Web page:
There are no authorities that I have found that colour a periodic table (as opposed to describing the applicable nonmetals in this way). It's funny. When I think about it most colour their tables into metals, metalloids or nonmetals, or into groups + transition metals, lanthanides etc. Not that many do a good a job as a Wikipedia and quite a few are straight copies of Wikipedia. OTOH, as you note, the distinction between categories such as reactive metals, less reactive metals, metalloids, less reactive nonmetals, more reactive nonmetals, and noble nonmetals is a reasonably common one, at least in writing. In that context, I see no particular issues with colour schemes that draw on or are based around these distinctions. I recall seeing a few periodic tables that classify H as a nonmetal as well as giving it its own colour.
Overall it seems to me that I have the science right, as it is described in chemistry texts, but that I am not 'winning' on the emotional response/feelings front. Sandbh (talk) 12:02, 29 November 2012 (UTC)
I think I've been caught with my foot in my mouth on this page enough to count as one of "our low-educated readers", so I'll add my 2¢ worth here. I initially reacted strongly (pun intended) to the elimination of the halogen category, but then I was enlightened by the cogent discussion that clarified the difference between "categories" (shown in WP with background colors) and "groups" (shown in periodic tables as columns). Now I'm convinced that the halogens don't need a special color. I tend to react slightly to the idea of just two non-metal categories; probably partly a holdover wanting something to replace the halogen category, and partly because if there are only two subcategories of non-metals, it seems like the obvious choices would be "X" and "non-X", but then there isn't a nice way to prefix "non-" onto "noble gas" and make any kind of sense. I tend to agree that it would be nice to get rid of the term "Other nonmetals", but for purely stylistic reasons and not scientific reasons. If the "Other nonmetals" were to the right of the noble gases in the periodic table so that the categories were "X nonmetals", "Y nonmetals" and "Other nonmetals", it might work stylistically. But since the catch-all category is listed before the definite category(ies), stylistically it seems extremely clumsy. If the impressions of this "low educated reader" are helpful, great; otherwise, feel free to ignore them.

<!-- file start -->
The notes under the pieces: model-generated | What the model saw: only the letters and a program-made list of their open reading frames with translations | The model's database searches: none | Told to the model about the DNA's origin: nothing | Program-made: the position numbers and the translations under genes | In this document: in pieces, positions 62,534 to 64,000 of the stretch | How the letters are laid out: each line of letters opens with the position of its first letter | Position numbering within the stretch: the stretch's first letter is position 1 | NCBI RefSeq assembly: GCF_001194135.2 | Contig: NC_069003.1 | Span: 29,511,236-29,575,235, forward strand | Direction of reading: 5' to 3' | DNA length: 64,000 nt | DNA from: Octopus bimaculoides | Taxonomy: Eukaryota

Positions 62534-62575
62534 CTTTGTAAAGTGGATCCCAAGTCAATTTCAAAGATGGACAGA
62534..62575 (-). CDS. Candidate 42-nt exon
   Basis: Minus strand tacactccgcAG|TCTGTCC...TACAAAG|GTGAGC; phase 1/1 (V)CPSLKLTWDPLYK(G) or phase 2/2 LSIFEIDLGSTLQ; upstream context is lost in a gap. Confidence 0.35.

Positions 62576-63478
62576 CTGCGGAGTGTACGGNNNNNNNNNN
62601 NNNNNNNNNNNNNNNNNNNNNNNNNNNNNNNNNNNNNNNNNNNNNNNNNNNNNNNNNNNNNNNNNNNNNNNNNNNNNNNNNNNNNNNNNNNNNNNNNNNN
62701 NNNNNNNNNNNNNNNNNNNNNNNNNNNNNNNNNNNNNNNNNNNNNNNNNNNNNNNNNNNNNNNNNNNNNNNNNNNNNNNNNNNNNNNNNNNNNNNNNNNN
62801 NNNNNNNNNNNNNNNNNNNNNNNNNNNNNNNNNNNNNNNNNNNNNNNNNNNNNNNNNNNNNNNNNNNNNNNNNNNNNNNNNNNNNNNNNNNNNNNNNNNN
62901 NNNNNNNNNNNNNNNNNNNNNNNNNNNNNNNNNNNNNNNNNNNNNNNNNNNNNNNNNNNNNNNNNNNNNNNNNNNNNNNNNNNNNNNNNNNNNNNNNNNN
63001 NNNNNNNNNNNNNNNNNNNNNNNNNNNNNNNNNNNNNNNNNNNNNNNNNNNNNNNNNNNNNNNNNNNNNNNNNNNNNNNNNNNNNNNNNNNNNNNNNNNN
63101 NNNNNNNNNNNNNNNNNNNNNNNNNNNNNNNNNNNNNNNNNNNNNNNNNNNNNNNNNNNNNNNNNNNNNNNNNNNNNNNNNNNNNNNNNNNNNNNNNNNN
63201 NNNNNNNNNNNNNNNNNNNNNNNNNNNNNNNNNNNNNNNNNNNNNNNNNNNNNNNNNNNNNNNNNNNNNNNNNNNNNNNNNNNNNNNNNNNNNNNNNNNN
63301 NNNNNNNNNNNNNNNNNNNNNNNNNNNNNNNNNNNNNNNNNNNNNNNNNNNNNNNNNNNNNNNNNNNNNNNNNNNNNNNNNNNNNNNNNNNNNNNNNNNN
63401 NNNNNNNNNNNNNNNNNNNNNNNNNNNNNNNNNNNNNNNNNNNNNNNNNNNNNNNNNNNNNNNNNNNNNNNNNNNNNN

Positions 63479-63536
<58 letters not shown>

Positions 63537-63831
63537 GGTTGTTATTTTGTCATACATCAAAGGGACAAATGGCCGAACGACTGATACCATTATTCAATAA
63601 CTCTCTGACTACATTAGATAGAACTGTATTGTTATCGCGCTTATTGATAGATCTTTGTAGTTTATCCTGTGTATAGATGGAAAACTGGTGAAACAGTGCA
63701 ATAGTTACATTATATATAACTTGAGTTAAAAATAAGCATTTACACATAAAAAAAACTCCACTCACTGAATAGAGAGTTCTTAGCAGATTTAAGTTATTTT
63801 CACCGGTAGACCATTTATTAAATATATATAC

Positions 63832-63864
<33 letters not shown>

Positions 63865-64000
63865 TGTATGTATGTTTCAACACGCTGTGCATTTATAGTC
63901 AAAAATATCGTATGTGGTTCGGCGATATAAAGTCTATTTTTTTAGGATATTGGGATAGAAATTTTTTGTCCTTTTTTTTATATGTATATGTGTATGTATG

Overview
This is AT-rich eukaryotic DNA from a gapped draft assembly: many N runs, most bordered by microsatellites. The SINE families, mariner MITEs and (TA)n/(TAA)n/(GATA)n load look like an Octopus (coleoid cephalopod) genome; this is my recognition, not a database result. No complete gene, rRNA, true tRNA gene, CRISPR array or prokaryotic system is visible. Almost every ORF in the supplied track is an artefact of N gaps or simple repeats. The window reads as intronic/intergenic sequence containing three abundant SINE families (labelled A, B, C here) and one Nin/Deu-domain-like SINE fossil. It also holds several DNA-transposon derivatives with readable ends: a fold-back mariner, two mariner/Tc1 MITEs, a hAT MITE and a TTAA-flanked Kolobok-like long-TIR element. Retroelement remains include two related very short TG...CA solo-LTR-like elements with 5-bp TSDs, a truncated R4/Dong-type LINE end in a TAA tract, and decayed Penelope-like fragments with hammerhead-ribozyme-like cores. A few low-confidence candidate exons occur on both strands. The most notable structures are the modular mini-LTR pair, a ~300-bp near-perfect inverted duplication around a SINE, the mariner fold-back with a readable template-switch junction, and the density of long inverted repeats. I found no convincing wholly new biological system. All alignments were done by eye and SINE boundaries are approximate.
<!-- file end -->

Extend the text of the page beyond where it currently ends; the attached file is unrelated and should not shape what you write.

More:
But let me ask one nagging question that I have. Given that it seems all have acquiesced to the idea that "halogen" is a group but not a category, does this same argument also apply to the metalic end of the table? Specifically, why should "Alkali metals" and "Alkaline earth metals" exist as categories and not be merely considered groups (columns)? Other than the ever-present thorn-in-the-flesh Hydrogen, is there any reason why these two groups should not be treated the same way this discussion is treating the halogens? YBG (talk) 23:18, 25 November 2012 (UTC)

Becausee At is a halogen but not a nonmetal (it's a metalloid), and the problem gets worse for 117. On the other end of the periodic table (group 1 and 2), no matter how far down you go on the periodic table, the elements are still metals. Double sharp (talk) 03:39, 26 November 2012 (UTC)

Thanks for the clarification. YBG (talk) 03:48, 26 November 2012 (UTC)